Monday, February 8, 2021

My Journey as a Clinical Trial Participant

    The COVID 19 pandemic has been trying for the entire planet and especially so for those working on the front line caring for those in the hospital. They worry that their patients may not live until the end of their shift. They talk to family members, sometimes with reports of their loved ones improving, too often to deliver the worst news. They’ve watched colleagues succumb to this disease, and sometimes have mourned the loss of their own. I have watched this with the luxury of being slightly off-sides. I work in a private practice, only having to occasionally round in the hospital. I see the stress and anxiety of my colleagues, worrying about their patients, their colleagues, whether there is enough PPE to keep them safe. My heart aches for them and I longed for a way to help make a difference for them, for those who survived this disease but will live with long term complications and those we have lost to it. Then, the opportunity to make a difference presented itself to me. I had the opportunity to enroll in a clinical trial for one of the COVID Vaccine candidates.

I live in New Jersey. I got my masters degree from Rutgers University. I used to do infections disease rounds in Robert Wood Johnson University Hospital, attached to Rutgers. And once again, I am a Rutgers student in their Doctor of Nursing Practice Program. When the university announced that they were seeking volunteers to participate in a clinical trial for the Janssen (Johnson & Johnson) vaccine, I jumped at the chance. All I needed to do was to fit it into my work/school schedule.

    I responded to an email sent out by the university and answered preliminary questions that the study team wound evaluate to determine if I were an appropriate candidate to participate in the trial at the end of October. On November 12, I was informed that I was approved for inclusion in the trial and I made my first appointment with the study team for December 3.

    The study team emailed me a copy of the informed consent form ahead of time to review. It was 35 pages long and very detailed. The email did state that a member of the trial team would be reviewing the whole form with me at my appointment. The trial participants would be followed for two years after receiving their injection. As with any randomized double blind placebo controlled study, neither I, nor the people at the trial site would know if I were getting a real vaccine or a placebo. With other vaccines on the verge of receiving emergency use authorization, I was well aware that by enrolling in the trial there was a very real chance that I wound not be eligible to receive another vaccine while participating in this trial, and again there was a 50/50 chance that I would get a placebo. Still, I was very excited to be a part of this process.

    On December 3rd, I pulled into the Robert Wood Johnson Hospital parking lot and made my way into the atrium. I was quite familiar with the building having done infectious disease rounds there for a couple of years. It was almost like coming home. I made my way to the research center and met a lovely nurse named Fey. We bonded over Star Trek (I as wearing my Starfleet medical insignia mask). She went over all the details of the consent form with me. She paid special attention to the part that talked about the one serious adverse event that had been documented with the vaccine in trail arm in Europe and made sure I was ok with continuing to proceed. I was, of course, still on board. We went over my complete medical history and current medications.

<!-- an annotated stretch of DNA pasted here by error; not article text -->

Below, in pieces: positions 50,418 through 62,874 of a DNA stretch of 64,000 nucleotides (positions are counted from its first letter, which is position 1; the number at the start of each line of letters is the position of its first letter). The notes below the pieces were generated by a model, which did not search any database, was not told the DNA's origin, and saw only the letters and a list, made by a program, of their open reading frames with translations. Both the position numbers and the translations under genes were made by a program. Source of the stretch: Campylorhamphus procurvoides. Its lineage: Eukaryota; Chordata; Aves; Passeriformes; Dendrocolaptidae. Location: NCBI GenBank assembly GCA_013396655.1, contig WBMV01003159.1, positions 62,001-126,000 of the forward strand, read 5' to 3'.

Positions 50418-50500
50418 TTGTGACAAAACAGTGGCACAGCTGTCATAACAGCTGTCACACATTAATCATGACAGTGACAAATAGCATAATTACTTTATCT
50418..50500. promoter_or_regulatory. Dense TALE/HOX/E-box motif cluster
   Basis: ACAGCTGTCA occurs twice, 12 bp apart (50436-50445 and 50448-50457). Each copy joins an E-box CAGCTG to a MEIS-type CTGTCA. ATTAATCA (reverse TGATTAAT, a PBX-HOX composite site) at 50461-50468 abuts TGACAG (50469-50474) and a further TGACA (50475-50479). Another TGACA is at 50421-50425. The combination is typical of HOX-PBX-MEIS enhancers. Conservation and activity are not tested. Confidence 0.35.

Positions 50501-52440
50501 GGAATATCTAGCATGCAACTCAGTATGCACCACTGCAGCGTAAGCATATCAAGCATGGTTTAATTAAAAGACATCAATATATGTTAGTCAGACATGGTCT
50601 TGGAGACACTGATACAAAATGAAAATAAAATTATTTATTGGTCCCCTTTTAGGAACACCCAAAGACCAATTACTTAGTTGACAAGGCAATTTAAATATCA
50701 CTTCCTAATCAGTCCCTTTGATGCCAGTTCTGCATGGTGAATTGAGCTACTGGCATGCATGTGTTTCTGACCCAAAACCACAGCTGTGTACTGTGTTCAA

Then I went into another room and my vital signs were checked, a Covid nasal swab was done and blood drawn. Next a nice young man came in and helped me download register on the trial participant app that I would use to track any symptoms I may have while participating in the trial.

Finally, I went to another room, sat in a recliner and another nurse gave me my shot. I barely felt a thing. I was told to wait there for the next 15 minutes for observation before I went on my way.

    A week later the Pfizer vaccine was approved for Emergency Use Authorization. Front line health care providers were first on the list. Since I occasionally do hospital rounds for vascular patients, I was on that list. BUUUUTTTT, I’m in a trial. What a conundrum! Well, I had decided to wait. I joined a Facebook group for people participating in various clinical trials. The question had come up and some frontline health care workers participating in trials for other vaccines reported that they had been unblinded so that they could get a vaccine and be protected, since they had the received a placebo in their trial. At my follow up visit I will ask what the study coordinators for my trial have in mind for us. I could of course drop out of the trial, but I’m hoping to avoid that as I entered the trial not to get a vaccine, but to contribute to the science. We’ll see what happens in a couple of weeks….

Lori Boyle, MSN, APN, CWS, WCC
Lori has been in nursing for more than 20 years. While in graduate school, she became aware of how many people were misunderstanding the science of vaccination and falling for misinformation. Since that time she has made it her mission to help people understand that the value and safety of vaccination as recommended, far outweighs the risks. In addition to Nurses Who Vaccinate she is also a member of Voices for Vaccines and the NJ Immunization Network.